Lovely thoughts. I would add that for those of us who find friends in books, one of the best ways to find friends outside of books is to find someone else who has loved the same stories we have loved. Come to think of it, that’s ultimately how I found my wife, considering that we first met in a BYU club for sf&f fans…

  2. Harlow Clark on March 16, 2017 at 10:11 am said:

    Yes, lovely thoughts, reminding me of how lonely I was as a child, and of walking to and from school. I could picture myself walking up the road in the gutter, which I learned later was part of an elaborate irrigation system in Provo, connecting the canal running behind my house with the canal running through the upper part of BYU campus (and branching off to run through the lower part) and on past Wasatch Elementary.

    I read or heard recently that Sendak put into the mouths of the wild things words his adult relatives would say at family gatherings, “I’ll eat you up.”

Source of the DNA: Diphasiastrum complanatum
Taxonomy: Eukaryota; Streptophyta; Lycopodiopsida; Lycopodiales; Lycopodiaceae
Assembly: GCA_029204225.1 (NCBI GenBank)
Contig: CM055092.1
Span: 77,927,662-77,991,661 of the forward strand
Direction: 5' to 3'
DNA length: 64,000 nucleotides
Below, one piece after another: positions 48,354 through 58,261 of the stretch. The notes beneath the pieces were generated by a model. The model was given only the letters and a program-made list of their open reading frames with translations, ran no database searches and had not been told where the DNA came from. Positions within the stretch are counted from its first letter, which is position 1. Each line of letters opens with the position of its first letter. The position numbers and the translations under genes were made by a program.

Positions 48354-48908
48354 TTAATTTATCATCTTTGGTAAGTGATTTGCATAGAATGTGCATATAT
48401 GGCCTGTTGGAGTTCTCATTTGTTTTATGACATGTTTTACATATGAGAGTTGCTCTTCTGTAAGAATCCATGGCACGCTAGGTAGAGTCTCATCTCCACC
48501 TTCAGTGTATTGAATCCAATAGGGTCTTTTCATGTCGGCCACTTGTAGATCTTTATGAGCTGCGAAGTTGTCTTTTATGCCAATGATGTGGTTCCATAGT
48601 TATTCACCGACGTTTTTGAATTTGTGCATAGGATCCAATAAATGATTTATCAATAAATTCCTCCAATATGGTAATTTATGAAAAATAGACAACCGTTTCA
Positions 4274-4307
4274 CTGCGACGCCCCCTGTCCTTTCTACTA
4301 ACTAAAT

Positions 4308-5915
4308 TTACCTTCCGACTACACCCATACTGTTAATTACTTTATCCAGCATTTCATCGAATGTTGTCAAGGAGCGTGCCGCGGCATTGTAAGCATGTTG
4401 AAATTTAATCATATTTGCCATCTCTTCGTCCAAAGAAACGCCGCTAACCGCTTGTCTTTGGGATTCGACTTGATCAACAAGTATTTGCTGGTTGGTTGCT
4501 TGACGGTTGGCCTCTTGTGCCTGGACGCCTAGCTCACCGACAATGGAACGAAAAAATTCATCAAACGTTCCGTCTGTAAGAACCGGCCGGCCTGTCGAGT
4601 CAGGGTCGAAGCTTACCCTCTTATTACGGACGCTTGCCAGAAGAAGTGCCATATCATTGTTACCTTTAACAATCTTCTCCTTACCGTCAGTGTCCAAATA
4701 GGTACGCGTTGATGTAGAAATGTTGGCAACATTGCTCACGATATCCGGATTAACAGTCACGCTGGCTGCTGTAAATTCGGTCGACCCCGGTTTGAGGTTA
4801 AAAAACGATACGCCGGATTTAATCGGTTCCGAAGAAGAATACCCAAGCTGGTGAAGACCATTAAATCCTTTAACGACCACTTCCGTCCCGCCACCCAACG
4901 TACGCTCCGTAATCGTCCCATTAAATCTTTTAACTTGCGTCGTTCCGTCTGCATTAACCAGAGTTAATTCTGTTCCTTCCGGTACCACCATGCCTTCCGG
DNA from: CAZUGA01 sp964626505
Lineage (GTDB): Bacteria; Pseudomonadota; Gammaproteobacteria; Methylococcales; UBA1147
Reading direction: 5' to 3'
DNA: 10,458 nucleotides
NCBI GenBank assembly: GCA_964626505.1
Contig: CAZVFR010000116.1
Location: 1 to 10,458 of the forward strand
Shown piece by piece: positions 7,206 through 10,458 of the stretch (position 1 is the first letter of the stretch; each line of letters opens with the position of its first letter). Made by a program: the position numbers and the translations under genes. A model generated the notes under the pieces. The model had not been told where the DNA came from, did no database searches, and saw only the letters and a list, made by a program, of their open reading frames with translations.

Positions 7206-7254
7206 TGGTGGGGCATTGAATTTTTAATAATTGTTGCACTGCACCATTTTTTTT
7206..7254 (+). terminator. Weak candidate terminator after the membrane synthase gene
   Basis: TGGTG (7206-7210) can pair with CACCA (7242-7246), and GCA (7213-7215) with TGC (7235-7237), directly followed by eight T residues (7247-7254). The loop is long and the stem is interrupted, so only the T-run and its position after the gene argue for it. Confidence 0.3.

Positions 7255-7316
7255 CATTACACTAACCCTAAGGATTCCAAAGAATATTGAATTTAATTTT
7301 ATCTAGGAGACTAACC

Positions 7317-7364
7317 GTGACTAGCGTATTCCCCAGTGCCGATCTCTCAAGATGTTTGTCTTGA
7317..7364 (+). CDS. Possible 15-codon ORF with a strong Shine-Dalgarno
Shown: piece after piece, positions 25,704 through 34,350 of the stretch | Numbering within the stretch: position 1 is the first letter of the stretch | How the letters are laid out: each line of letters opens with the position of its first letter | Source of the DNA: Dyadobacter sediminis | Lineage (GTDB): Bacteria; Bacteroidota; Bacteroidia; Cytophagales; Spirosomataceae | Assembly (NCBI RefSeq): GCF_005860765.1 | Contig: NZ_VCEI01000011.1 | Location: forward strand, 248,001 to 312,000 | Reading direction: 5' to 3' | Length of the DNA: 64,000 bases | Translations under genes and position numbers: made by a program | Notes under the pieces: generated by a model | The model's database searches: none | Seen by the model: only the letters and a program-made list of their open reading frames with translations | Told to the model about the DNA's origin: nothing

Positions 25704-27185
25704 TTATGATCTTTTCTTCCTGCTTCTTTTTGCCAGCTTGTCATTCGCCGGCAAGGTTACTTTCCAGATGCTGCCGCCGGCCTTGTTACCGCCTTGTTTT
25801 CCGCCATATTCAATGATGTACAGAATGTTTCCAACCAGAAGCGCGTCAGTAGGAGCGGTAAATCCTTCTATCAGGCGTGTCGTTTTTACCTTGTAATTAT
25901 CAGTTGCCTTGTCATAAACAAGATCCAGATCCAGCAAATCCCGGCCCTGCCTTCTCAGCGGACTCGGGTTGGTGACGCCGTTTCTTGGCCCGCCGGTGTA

I also kept thinking that seeing books as friends is an antidote to “the desire for ideological clarity” Michael Austin was talking about in his recent column. We can have quarrels with books as we do with friends, they can annoy us as friends do, and we can forgive them as we forgive friends. If we think about the richness and depth of our relationship with books–even those we quarrel with–we don’t have to settle for purely ideological readings of art.

  3. Sheldon Lawrence on March 20, 2017 at 8:59 pm said:

    Thank you. I enjoyed this.